Airline may unveil new A380 order later this week
Will Emirates' $15 billion Boeing order mark a turning point for regional aviation?
The Arabian Gulf’s aviation sector is in something of a holding pattern at the moment.
New aircraft continue to arrive and airports are being built and expanded. But the spending power and dynamism in the region that created the great long-haul fleets has been hit by an extended period of lower oil prices, the impact of a higher US dollar on local tourism, lower load factors and geopolitical tensions.
Emirates did its best on day one of the biennial Dubai Airshow to inject new life into the sector with a US$15.1 billion order for 40 Dreamliner Boeing 787-10 aircraft, and a new first-class seat enclosure for its final generation of Boeing 777-300ER planes.
Having recently mourned the passing of first class travel when reviewing a two-class flight from Budapest, it was heartening to see Emirates fighting back with a fully enclosed first-class cabin.
Designed in co-operation with Mercedes-Benz, the leather seat and controls of this private cockpit are borrowed from the world of luxury automobiles; indeed, the doyenne of car journalists, Jeremy Clarkson, is fronting its advertising campaign.
All the same, the larger size of the cabin – still a compact 40 square feet – means that the first class offering is reduced from eight to six seats.
But as Emirates airline president Tim Clark said the cabin is “a real game changer in terms of privacy, comfort and thoughtful luxury”.
Sadly only eight or nine of the current 777 series will ever feature the new product, and its implementation on the Airbus A380 super jumbo is a “work-in-progress”, said Mr Clark.
As we journalists waited patiently for Emirates to announce its latest aircraft order, there was fevered speculation about another large purchase order for the A380 fleet, of which the 100th aircraft has just been delivered out of a total of 142 on order.
It was therefore a slight anti-climax when the $15.1bn order for 40 Boeing 787-10s was eventually revealed. Emirates chairman and chief executive, Sheikh Ahmed bin Saeed, said the aircraft pipped the rival Airbus A350 to the post because his planners considered it the most efficient option for the airline. The new aircraft will be delivered between 2022 and 2030.
Etihad Airways was far more subdued on the aicraft deal front, having made a $1.9bn loss in 2016 and moved on from unsuccessful investments in Air Berlin, which is now completely grounded, and Alitalia, which is flying only thanks to an emergency loan from the Italian government.
Etihad awaits the arrival of its new group chief executive Tony Douglas in January to finalise a new business strategy, and expansion is also constrained by the slow delivery of the new midfield terminal at Abu Dhabi International Airport.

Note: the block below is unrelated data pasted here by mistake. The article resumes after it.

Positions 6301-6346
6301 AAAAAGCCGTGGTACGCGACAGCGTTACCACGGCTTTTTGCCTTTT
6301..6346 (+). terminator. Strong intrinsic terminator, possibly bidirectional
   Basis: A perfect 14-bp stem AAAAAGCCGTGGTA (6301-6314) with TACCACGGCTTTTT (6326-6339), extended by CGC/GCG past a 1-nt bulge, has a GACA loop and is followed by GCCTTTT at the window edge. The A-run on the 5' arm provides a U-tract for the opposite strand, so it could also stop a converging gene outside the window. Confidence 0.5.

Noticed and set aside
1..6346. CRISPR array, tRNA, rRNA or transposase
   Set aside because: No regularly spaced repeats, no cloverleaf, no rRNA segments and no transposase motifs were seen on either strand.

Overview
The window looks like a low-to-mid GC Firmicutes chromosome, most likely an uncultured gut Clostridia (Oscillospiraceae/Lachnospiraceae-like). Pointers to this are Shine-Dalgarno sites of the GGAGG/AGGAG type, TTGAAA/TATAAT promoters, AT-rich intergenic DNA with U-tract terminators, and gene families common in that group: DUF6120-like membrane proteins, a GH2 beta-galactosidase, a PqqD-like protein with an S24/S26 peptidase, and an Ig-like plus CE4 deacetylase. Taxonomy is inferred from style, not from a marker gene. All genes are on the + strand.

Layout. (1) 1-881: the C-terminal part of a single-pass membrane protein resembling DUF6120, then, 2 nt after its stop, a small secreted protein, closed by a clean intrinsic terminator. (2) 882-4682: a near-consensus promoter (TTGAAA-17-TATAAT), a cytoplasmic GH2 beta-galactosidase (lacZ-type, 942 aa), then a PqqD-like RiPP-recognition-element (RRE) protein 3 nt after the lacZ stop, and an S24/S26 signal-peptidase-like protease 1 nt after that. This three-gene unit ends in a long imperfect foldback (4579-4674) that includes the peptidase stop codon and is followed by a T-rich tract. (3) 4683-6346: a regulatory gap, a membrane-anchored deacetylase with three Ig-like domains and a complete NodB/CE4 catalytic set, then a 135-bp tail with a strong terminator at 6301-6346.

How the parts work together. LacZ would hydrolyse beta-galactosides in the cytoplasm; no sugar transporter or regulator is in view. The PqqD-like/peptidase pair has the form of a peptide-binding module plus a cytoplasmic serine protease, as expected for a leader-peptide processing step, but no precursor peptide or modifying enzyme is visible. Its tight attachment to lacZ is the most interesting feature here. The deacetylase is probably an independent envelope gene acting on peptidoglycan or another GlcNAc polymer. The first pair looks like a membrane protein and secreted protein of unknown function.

However, I did climb aboard Etihad’s A320 “flying test bed” aircraft for a demonstration of its new broadband internet system. I ran a speed test and clocked 57 Mbps or about three times faster than my du (which collaborated on this project) system at home. Etihad hopes to have this revolutionary service flying by 2019. Certification is holding up implementation, said my hosts.
The other big name of Gulf civil aviation, Qatar Airways, is having a bad time due to the current boycott by the Saudi Arabia-led bloc of GCC countries.
It has had to re-deploy 20 per cent of its capacity because of the 18 destinations it can no longer serve; then again, it has just bought a 9.6 per cent stake in Cathay Pacific to add to its collection.
I’ve been attending Dubai Airshows for two decades, and what is happening now reminds me a little of 2001, and how the sector rebounded from an even worse crisis after the 9/11 attacks.
At that time, air passenger numbers were down simply because people were afraid to fly.
Nothing is that bad today; passenger growth figures are actually quite good this year, at least for Emirates and Etihad.
But what marked the turning point for Gulf aviation was a huge order at that year’s the Dubai Airshow, actually then the largest in aviation history, when Emirates Dubai bought its first fleet of 22 25 A380s, and 25 Boeing 777s, in deals worth a total of $15bn.
Emirates has placed bigger orders since then but probably never one more instrumental in turning market sentiment.
Could today’s $15.1bn order by Emirates mark the start of an upturn for the aviation sector after several difficult years?
It’s not an unrealistic idea. Things are getting better. Rising oil prices are good for Gulf business. The US dollar is about 10 per cent down on a year ago, and local tourism is up.
Also a week is a long-time in Gulf aviation; Emirates could still announce an order for 36 more A380 superjumbos at this show.
Peter Cooper has been writing about finance in the Gulf for more than 20 years